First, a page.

Plastic pipe wall thickness is usually either the thinner Schedule 20, or the thicker Schedule 40. Looking ahead,  I assumed that I would use stainless steel U-bolts to provide attachment points for the  wire elements. These U-bolts would be located at the top of the cylinder, where they would go through both the pipe and the end cap. In effect, the pipe is nearly twice as thick in this area because of the addition of the end cap. Because of the added thickness in this region, I decided upon the thinner wall pipe. The thicker pipe is simply overkill, and is also quite a bit heavier.

I left the plastic pipe aisle with a length of pipe, and four end caps (two wire elements times two caps per cylinder).

The Wireman also sells some sturdy plastic insulators (their #810) which I wanted to use as the attachment points for the wire elements. I then picked up some 1/4 X 3/4 X 2 1/4 inch stainless steel U-bolts, which would connect the insulators to the plastic pipe end caps. The following picture shows the basic elements of the plastic cylinder, U-bolts, and insulators. The picture also includes the ferrite core current choke, and the SO-239 jack. All plastic parts are 4 inch, Schedule 20, in size.

Basic plastic pipe cylinder

Components of the basic cylinder

The length of the cylinder was set at 8 inches. I glued the top end cap to the pipe. I drilled mounting holes for the SO-239 connector on the center of the bottom cap. I mounted the U-bolts on opposite sides of the top end cap, half way down the length of the end cap. The following picture shows the parts assembled as described.

Assembled basic cylinder

Assembled basic cylinder

The holes on the plastic insulators were slightly enlarged so that the U-bolt could pass through them. The normal U-bolt plate is flat. Since the cylinder walls are curved, I bent the U-bolt plates to match the radius of the inside of the cylinder. I added extra nuts and washers on the outside portion of the U-bolts in order to make a firm sandwich of metal around the plastic. The following picture looks down the cylinder at the U-bolts.

U-bolt details

U-bolt mounting details

The external shell of the enclosure was complete. What I needed now was a scheme to mount the relay and inductors firmly inside the cylinder.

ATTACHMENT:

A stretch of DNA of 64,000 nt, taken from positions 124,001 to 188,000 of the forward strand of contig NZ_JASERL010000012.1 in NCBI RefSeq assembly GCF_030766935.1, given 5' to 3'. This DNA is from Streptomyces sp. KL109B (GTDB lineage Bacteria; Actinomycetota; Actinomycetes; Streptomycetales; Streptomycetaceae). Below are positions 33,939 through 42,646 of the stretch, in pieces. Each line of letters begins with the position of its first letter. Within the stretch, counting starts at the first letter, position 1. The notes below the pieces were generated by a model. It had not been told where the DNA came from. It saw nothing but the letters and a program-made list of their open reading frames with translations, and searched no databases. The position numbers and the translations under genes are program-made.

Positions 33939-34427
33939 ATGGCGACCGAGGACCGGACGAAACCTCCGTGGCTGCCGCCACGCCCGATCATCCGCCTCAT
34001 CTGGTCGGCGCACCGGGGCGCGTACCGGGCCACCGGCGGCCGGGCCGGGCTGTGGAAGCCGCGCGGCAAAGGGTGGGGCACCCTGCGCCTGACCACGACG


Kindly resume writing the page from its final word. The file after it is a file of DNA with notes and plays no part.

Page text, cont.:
A number of different ideas were considered. I wanted a solution that provided a firm mount, but was also maintainable. In other words, parts could be accessed and replaced. Since the space in the cylinder was not very large, and it was 8 inches deep, it would be necessary to assemble the components outside of the cylinder. The cylinder itself could not directly be part of the mounting system.

In the end, I went with what I called the toilet paper tube dispenser design. I attached the relay and inductors to a 1/2 inch diameter plastic pipe that is held in place by 3/4 inch end caps. On the top end of the cylinder I simply glued a 3/4 inch end cap to the inside of the 4 inch cap. The bottom support was complicated by the SO-239 jack which was already attached to the center of the bottom 4 inch end cap. I created a mounting surface for the 3/4 inch bottom end cap by gluing it to a 2 inch end cap which was placed around the SO-239 connector and itself glued to the 4 inch end cap. A slit was cut in the 2 inch end cap to allow the current choke to pass from the SO-239 into the 4 inch cylinder.  The next figure is a simple cross section of the mounting system.

pipecut.gif (4402 bytes)

Cross section drawing of the mounting scheme (not to scale)

Here's a picture of the bottom 4 inch end cap showing the details.

Bottom cap mount

Bottom end cap with mount for the 1/2 inch plastic center support